I remember my first week of induction which was by far the busiest and most rewarding schedule as I was given a rehearsal for the life waiting ahead for me. I was reassured over and over that we will sail through it and no one has ever died of insomnia. For a moment 24 hours felt quite less seeing the ocean of things lined up -course work, assignments, enrolments, orientation sessions, alumni meet, student body meets, senior interactions, batch meets round the clock and then you have sacrosanct deadlines for them.

 If you want to know the value of one minute, ask the person who missed their deadline by a minute and has been awarded one grade lower than what they would have received if they had submitted the assignment on time.

 All this is done not to scare anyone nor does any faculty enjoy doing so, it is done to make us part of an erudite culture that values time above all commitments. As every management institute does, the IIM Kashipur framework serves as a paradigm of effective management. All tasks are done from a “better never than late” mentality, based on the central principle of punctuality. 

 The obligation of punctuality extends not only to students but also to both faculty and staff. No one is permitted to waste someone else’s time, resulting in a super-efficient system.When you have grown used to such a culture indoctrinated for the system to function smoothly, even a 15-minute line seems weird.

So my only tip is value and plan things ahead of time and keep an action plan ready for last moment hiccups. My go strategy for the same was to simply set all my clocks ahead by 15 minutes (and then forget about it).

About the Author:
Sakshi Poddar a Computer Science Engineer by qualification is now pursuing MBA (Analytics) from IIM Kashipur. She is a part of various student bodies like the Media and Public Relations Committee and Admission Support Body. She is an IT professional with 2 years of experience in Hewlett Packard Enterprise. She loves traveling and dancing. You can connect with her on LinkedIn

Why Women Are the X-Factor in the New Working Environment

New ways of working and leading are desired in today’s business environment.  In order to succeed in that system, organizations will need two fundamental sets of skills. The first being digital skills for which many organizations are actively hiring software developers, data scientists and analysts, experienced designers, and people with critical digital skills. The second skill set, however—is just as important: human-centred skills in areas such as communication, collaboration, motivation, emotional intelligence, creativity, and imagination.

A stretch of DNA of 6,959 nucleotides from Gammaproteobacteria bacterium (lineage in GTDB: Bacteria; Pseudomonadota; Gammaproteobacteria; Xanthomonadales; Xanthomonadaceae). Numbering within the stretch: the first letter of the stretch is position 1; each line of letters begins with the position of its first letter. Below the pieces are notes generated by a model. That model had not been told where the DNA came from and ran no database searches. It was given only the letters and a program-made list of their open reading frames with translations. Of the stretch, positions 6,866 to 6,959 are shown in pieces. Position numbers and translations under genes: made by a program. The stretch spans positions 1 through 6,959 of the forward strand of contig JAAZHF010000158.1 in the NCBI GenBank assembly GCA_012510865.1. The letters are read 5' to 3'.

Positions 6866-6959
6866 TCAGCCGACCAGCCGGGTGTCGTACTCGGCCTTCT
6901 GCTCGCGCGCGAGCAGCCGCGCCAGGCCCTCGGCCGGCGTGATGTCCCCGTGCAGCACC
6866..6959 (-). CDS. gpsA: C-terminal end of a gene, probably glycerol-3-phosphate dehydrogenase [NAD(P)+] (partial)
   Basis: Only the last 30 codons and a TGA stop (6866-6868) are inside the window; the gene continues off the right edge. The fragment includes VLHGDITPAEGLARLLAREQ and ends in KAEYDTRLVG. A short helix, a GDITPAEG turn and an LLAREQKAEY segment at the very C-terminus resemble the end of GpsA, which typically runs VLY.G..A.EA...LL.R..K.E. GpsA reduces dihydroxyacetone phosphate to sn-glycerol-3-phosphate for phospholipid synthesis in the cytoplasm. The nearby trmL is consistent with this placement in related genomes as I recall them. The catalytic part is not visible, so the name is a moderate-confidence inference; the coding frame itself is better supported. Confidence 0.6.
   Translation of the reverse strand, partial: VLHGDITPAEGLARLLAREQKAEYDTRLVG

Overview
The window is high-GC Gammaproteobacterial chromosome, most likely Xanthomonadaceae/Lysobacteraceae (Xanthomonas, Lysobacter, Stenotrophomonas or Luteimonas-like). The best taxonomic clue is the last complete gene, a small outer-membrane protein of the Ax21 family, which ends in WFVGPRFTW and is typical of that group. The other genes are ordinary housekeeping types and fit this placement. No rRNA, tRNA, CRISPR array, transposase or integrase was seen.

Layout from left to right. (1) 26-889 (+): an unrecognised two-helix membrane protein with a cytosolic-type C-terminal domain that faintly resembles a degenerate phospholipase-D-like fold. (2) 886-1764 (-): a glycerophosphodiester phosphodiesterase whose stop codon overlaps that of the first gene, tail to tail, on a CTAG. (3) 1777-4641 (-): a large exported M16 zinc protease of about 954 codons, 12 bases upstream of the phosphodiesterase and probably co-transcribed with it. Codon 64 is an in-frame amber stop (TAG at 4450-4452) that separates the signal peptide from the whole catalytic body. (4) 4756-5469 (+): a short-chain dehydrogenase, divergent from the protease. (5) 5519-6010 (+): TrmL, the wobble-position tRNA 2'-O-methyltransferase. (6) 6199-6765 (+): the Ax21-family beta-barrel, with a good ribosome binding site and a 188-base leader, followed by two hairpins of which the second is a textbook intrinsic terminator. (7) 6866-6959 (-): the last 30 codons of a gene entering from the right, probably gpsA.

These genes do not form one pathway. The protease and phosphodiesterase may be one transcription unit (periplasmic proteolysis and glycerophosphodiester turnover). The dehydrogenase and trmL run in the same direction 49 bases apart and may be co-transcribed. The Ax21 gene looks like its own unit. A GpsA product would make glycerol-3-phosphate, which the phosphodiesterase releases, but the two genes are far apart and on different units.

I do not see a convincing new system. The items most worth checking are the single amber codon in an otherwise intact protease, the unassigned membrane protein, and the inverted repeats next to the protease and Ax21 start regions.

The onset of the COVID-19 pandemic, its economic disruption and uncertainty, has only underscored the need for these skills. Over the next decade, these leadership skills will become must-haves as traditional, top-down approaches decline in the face of fast, highly collaborative, agile organizations. Nonetheless, today’s leaders will have to navigate uncertainty and comprehend the needs and challenges of various stakeholders in the ever-changing scenarios. Leaders must be empathetic and able to encourage others, inspire teams, develop relationships, and learn with humility, in a business world with increasingly differentiated, multi-functional teams that operate independently.

A NEW LEADERSHIP MODEL

While algorithms can perform standardised processes and make straightforward decisions much faster, cheaper, and more accurately than humans, other skills – which only humans can leverage, such as empathy, imagination, and judgment—are essential for complex problem-solving.

That’s why, in today’s agile organisations, leaders don’t just issue orders based on their own expertise or experience instead, they identify a problem and then support autonomous teams that do the actual work of solving that problem. Such leadership necessitates a level of vulnerability, such as someone who encourages and supports people who have better knowledge about a given subject than their superiors and are more likely to find a solution. 

Then, the question arises – How can women leaders contribute to this change? Something that many people already know – women tend to be highly empathetic, with strong emotional intelligence, active listeners who solicit ideas, collaborate, share credit, and change course when necessary. It has also been observed that when there are more women on a team, the collective intelligence of the groups tend to increase. Moreover, gender-balanced teams are how diverse leadership teams boost innovation than their competitors, and perform better. While empathy and relationship-building skills appear to be uncommon among leadership candidates, most organisations will find them in their own untapped pools of women employees and managers.

GROWING EVIDENCE OF WOMEN’S ABILITY TO LEAD IN THE NEW WAYS

Empirical evidence suggests that many of the essential leadership qualities are more likely to be displayed by women.  For example, a recent study published in Harvard Business Review found that women in leadership roles were ranked higher than men in a variety of key competencies, such as encouraging and motivating others, building partnerships, cooperation, and teamwork.